It was President Franklin D. Roosevelt who famously said, ‘the only thing we have to fear is fear itself’. In the wake of the deadly attack on the offices of Charlie Hebdo, the Parisian satirical magazine in and outside whose offices 12 people were killed by masked gunmen this week, FDR’s rhetoric seems particularly pertinent. The 21st century is a global era at least in part characterized by the ability of small numbers of individuals to inflict loss of life with impunity and thus spread a wider sense of danger. It is Roosevelt’s next line in his first inaugural address that completes the picture with regards to the power of fear: ‘nameless, unreasoning, unjustified terror which paralyzes needed efforts to convert retreat into advance.’
Fear is something we should be afraid of, not simply because terror might be visited upon us but because such fear is paralyzing. When enough terrorist atrocities take place like the one in Paris this week, fear gains such a currency that it incites us to question if peaceable solutions could ever be reached to the problems that lie between Shia and Sunni, western powers and Middle Eastern countries, between rich and poor, between Israel and Palestine, between our need for oil and the climate crisis. Such problems constitute a complex web of strained and often thoroughly broken human relationships played out on a nation to nation, community to community, individual to individual level. And so, the combined effect of fear and political complexity is paralysis. We do nothing. Terrorism doesn’t win, but neither does the hope for peace. And Roosevelt’s vision of neighborliness between the nations of the world where, ‘the neighbor…resolutely respects himself and…respects the rights of others’ is given up as a lost cause.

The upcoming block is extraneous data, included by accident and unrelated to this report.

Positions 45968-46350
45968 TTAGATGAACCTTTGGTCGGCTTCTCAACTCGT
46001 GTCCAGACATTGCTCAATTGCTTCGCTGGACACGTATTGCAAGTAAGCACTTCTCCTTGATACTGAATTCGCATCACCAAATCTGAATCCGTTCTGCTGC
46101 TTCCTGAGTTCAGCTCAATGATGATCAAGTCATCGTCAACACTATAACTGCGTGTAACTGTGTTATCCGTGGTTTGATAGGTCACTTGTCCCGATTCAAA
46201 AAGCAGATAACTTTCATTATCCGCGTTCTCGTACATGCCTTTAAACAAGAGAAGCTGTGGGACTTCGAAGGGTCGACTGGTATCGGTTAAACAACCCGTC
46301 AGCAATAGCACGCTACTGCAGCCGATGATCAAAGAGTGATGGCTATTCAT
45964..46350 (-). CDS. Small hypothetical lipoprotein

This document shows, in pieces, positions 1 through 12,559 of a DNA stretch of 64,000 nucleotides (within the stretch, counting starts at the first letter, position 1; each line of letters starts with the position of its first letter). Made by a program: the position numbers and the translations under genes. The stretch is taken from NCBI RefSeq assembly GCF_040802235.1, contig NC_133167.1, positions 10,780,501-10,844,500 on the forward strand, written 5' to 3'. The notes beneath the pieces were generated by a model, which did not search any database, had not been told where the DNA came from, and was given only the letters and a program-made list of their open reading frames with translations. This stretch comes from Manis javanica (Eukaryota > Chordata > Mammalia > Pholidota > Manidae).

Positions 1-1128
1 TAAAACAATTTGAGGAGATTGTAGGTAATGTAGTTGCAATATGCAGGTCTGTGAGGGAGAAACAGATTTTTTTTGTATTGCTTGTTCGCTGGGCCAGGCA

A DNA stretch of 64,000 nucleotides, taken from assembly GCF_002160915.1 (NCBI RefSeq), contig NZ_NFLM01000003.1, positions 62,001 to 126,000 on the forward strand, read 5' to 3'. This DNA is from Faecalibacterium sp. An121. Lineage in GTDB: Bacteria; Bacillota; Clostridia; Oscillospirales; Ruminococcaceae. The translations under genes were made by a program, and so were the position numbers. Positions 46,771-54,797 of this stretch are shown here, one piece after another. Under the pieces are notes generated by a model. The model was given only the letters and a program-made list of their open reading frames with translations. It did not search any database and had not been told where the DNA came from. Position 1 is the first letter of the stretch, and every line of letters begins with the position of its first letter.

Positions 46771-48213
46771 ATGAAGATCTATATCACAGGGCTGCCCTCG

All that said, this woeful 21st century picture of global terror and paralysis is one side of the whole of our world’s life together. Another side is what has been witnessed again and again this century in the face of what would appear to be overwhelming force: people have gathered. From Kiev to Damascus, Paris to Bahrain, Sydney to Hong Kong, this clearly has not been an era where the people have shrunk back from fearful acts. Instead, even risking their own safety, people have gathered in their thousands, sometimes in their tens of thousands, in public places, often places iconic in the cultural memory of those nations. They have gathered and they have sung and prayed, lit candles and lay down on the street. They have raised fists in the air and umbrellas above their heads. And in doing so they have lived in what Dietrich Bonhoeffer, the 20th century German theologian who was executed for his alleged part in a plot to assassinate Hitler, called in his work Life Together, the midst of their enemies: ‘Jesus Christ lived in the midst of his enemies. At the end all his disciples deserted him. On the Cross he was utterly alone, surrounded by evildoers and mockers. For this cause he had come, to bring peace to the enemies of God. So the Christian, too, belongs not in the seclusion of a cloistered life but in the thick of foes. There is his commission, his work.’
I wonder if part of that ‘work’ of remaining in the midst of our enemies, of our brothers and sisters, is to remind ourselves that it is possible to laugh with one another. It is striking that over the past few weeks both the attack on Charlie Hebdo and the seeming power struggle between Sony Pictures and a North Korean dictatorship have been because some people took exception to satire. Surely, one the marks of a society that has come to understand what it means to have life together is one wherein people are able to find one another funny. We are funny. We are strange. We are odd. And at times we are hilarious. Seth Rogen and Evan Goldberg’s movie, The Interview may not be a cinematic great, it may not even be that funny, but in its own way it reminds us that we are sometimes better off when we can celebrate difference by laughing about it.
As a leader in a religious community of my own, I pray that we may all continue to love the life that celebrates difference. We are odd. We are strange. We are human. We are not afraid. Nous sommes Charlie.